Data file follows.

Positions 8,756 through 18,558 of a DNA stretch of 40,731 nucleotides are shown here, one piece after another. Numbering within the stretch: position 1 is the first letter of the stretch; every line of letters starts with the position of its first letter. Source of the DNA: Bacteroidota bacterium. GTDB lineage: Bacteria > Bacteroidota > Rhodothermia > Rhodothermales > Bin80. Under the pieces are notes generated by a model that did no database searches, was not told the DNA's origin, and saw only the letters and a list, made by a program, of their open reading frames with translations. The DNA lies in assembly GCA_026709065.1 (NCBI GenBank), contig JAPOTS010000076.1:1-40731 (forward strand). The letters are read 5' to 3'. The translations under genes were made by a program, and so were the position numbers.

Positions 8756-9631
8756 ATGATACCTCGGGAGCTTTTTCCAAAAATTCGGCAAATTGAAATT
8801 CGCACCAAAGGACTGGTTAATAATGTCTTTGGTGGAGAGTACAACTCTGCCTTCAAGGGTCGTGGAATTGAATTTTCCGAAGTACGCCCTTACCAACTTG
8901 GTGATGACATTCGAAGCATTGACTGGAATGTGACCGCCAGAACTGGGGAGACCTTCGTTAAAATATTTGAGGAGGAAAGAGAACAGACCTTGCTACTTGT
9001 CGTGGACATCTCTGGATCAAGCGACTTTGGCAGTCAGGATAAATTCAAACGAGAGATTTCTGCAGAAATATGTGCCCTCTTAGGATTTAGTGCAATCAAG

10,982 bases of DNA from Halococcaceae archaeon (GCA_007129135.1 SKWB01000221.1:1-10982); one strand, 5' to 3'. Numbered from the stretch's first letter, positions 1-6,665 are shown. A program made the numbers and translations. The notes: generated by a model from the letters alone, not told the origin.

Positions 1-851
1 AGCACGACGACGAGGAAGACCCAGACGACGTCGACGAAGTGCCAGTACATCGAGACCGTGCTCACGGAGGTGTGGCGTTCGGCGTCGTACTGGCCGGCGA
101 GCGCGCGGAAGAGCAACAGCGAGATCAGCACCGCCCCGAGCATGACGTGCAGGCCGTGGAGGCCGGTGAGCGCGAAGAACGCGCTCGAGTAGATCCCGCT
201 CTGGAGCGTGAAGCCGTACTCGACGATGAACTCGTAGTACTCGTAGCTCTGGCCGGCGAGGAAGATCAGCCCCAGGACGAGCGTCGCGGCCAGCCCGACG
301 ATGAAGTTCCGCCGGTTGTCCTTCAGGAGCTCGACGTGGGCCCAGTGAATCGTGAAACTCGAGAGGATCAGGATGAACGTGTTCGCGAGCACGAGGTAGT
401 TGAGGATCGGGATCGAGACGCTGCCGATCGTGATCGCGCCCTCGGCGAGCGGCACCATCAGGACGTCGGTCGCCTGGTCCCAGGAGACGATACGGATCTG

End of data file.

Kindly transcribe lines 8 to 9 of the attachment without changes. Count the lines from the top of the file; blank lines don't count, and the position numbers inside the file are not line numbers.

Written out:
Positions 1-851
1 AGCACGACGACGAGGAAGACCCAGACGACGTCGACGAAGTGCCAGTACATCGAGACCGTGCTCACGGAGGTGTGGCGTTCGGCGTCGTACTGGCCGGCGA